Was it a case of a man trying to run over a Lincoln County sheriff’s deputy with his truck, or just a case of a man forgetting to put his truck in gear on a slightly sloped driveway?
That was the question on the second day of the trial of Nicholas Forler, a former Lincoln County sheriff’s deputy charged with two counts of first-degree involuntary manslaughter. He is accused of fatally shooting two men in a truck during a traffic stop at about 11:30 p.m. on Oct. 23, 2005.
Both the defense and the prosecution agree that the driver, 22-year-old Tyler Teasley, drove nearly a mile before pulling over in a subdivision near Troy. They also agree that Teasley, Michael Brown, 23, and the four other people in the truck had been driving around Lincoln County’s back roads and drinking for hours that night. Forler shot and killed both Teasley and Brown.
After Forler pulled in behind Teasley and walked behind the truck, it started to roll backward toward him.
“He told me, ‘I thought ... I’m going to die,’” Sam Steward, the police chief in Elsberry who was an investigator with the Missouri State Highway Patrol in 2005, said Forler told him during an interview.
Wednesday, in the second day of Forler’s trial, Assistant Attorney General Kevin Zoellner presented evidence that Teasley did not put his Dodge Ram pickup truck into gear after pulling over in a driveway near Troy and turning the truck off.
He said Teasley turned the truck off with the transmission in neutral as he coasted into the driveway. Teasley kept his foot on the brake until he shifted as he was attempting to have one of the passengers switch seats with him so he could avoid a DUI arrest, Zoellner said.
Michael Mahon, a highway patrol crash investigator with 24 years of experience, said one side of the patrol car’s push bar was bent. (It allows police to push disabled vehicles off the road without damaging the front end of their patrol cars.) Teasley’s truck also had a dent in its rear bumper, he said.
“I believe it was a low-speed impact,” Mahon said.
During questioning by Forler’s St. Charles attorney, Joseph McCulloch, Mahon said he did not test Forler’s version of the story — that the truck revved its engine and “jumped” toward him — because he said no evidence he had seen supported Forler’s story.
Another highway patrol investigator, David Bauer, said Forler was absolutely certain Teasley was trying to run him over.
Bradley Todd, who lives near the driveway where the shooting occurred, testified on Wednesday that he had his bedroom window open that night and couldn’t sleep. He said he heard what sounded like a “souped-up muscle car” rev its engine as two shots were fired.
But he admitted, when asked by Zoellner, that the truck’s tires should have left marks on the concrete driveway when it began to move if the engine were revved.
Investigators found no such marks, and the owner of the house where the shooting occurred testified that no such marks were left on his driveway.
The jurors got to hear the noises in question: a police siren and the revving engine of a Dodge Ram pickup truck. A Lincoln County Sheriff’s Department patrol car and Teasley’s pickup truck were brought to the Boone County Courthouse, and jurors were led outside to hear them.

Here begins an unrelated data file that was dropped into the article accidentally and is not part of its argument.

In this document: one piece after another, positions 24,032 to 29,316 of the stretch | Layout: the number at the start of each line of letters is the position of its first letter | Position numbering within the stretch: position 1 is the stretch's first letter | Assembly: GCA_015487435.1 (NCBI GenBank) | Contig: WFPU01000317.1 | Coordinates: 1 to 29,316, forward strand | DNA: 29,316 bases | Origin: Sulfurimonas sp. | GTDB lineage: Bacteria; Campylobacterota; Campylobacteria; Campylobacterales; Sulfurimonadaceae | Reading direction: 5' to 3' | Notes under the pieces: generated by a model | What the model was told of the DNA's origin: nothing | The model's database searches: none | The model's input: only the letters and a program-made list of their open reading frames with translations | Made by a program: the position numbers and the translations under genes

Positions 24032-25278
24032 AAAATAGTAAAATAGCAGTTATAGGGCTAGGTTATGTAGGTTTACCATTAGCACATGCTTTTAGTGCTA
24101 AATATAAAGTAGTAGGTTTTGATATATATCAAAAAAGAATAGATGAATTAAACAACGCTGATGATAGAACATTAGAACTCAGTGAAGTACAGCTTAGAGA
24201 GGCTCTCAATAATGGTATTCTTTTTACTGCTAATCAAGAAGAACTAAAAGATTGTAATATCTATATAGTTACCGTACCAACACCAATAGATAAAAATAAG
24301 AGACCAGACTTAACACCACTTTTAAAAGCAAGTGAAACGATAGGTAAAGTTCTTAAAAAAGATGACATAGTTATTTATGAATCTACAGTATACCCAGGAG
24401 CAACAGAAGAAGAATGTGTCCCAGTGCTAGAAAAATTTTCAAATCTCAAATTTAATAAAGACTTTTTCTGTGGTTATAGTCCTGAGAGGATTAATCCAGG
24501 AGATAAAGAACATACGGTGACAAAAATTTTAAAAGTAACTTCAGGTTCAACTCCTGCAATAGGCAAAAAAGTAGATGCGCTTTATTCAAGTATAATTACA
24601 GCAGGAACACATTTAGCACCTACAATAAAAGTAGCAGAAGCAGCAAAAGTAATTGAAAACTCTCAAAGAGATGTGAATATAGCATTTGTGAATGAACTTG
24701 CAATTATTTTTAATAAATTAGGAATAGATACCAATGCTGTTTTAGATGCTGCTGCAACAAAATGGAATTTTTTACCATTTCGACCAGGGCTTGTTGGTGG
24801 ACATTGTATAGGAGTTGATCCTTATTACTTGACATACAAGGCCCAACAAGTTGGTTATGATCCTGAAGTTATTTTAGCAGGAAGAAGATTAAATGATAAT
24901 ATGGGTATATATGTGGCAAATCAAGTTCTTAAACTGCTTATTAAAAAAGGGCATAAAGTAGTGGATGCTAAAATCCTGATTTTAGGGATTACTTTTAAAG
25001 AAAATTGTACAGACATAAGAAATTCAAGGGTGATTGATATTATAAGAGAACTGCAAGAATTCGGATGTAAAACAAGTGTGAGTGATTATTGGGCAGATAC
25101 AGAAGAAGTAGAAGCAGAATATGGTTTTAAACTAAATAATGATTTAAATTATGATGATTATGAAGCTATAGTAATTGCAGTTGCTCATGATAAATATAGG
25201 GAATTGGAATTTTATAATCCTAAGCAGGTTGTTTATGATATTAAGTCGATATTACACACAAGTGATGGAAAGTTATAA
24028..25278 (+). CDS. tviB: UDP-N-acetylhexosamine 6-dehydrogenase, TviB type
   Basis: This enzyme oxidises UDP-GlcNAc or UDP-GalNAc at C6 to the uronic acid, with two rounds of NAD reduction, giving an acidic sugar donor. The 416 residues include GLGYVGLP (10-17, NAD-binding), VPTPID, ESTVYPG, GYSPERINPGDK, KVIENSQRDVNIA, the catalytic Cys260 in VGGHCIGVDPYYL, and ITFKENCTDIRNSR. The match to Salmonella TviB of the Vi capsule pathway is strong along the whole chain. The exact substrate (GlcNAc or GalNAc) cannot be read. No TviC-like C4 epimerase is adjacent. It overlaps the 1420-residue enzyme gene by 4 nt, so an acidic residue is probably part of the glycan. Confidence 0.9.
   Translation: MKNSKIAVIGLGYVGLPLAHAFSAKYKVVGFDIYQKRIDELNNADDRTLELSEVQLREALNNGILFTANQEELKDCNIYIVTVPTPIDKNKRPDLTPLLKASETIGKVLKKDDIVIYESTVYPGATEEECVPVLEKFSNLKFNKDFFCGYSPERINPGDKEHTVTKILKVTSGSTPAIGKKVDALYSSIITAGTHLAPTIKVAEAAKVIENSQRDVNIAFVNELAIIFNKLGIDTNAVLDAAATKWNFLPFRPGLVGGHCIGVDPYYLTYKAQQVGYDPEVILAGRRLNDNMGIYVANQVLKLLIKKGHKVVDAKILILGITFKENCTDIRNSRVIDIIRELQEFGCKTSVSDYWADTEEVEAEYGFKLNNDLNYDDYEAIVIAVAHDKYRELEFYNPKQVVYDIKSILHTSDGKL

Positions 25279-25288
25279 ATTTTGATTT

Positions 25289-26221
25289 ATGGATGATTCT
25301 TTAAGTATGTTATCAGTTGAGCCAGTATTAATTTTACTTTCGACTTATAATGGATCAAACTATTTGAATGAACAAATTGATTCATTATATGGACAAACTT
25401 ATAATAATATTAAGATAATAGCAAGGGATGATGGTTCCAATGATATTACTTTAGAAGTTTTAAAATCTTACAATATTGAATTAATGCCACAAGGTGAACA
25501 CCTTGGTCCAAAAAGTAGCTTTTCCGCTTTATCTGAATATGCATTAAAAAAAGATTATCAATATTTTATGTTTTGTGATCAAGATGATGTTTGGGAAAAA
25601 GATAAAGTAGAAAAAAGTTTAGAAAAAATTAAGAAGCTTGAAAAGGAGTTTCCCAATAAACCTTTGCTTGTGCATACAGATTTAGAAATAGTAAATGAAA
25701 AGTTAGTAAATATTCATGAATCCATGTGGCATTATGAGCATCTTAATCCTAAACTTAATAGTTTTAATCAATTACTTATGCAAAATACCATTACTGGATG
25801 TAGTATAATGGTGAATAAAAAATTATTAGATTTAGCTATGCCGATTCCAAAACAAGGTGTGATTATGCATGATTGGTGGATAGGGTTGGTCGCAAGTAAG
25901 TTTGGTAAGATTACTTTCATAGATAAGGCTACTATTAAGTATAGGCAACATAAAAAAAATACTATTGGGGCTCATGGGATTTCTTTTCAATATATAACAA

Mahon testified that he conducted a test, using a Dodge Ram and cones to mark where the patrol car was on the night of the shooting, on the same driveway. The test, which he conducted three times because the truck’s exact starting location is unknown, showed that the truck was traveling at about 3.19 mph. The average person walks at a speed between 2 and 3 mph, he said.
Zoellner also presented evidence showing that Forler violated Lincoln County Sheriff’s Department policy and normal law enforcement procedure by shooting Teasley and Brown.
Steward testified that during routine traffic stops, it is not standard procedure in any law enforcement agency for an officer to draw his weapon. While he said it is standard procedure for officers to draw their guns during a felony traffic stop, he said officers conducting such stops should always wait for backup and remain behind the cover of their patrol cars.
Forler did neither. Instead, Bauer said Forler — who had 3 years’ experience — told him that he drew his gun and then walked between his patrol car and the back of the pickup.
David Lingle, a lieutenant with the Lincoln County Sheriff’s Department who said he helped develop the policy on the use of deadly force, testified that officers are to base the level of force they use on their own perception. But, after persistent questioning by Zoellner, he said the department prohibits officers from shooting into moving cars except as the ultimate measure of self-defense when all other reasonable alternatives are exhausted.
“Do you think it would have been reasonable (for Forler) to take one step to the side?” Zoellner asked Lingle.
Lingle admitted that stepping out of the truck’s path would have been a reasonable alternative to shooting the men.
Forler, 27, has shown little emotion during the trial, but he began to cry as an audio recording of the police radio traffic from that night was played.
He faces up to 14 years in prison if he is convicted.
The trial was scheduled to continue today at the Boone County Courthouse.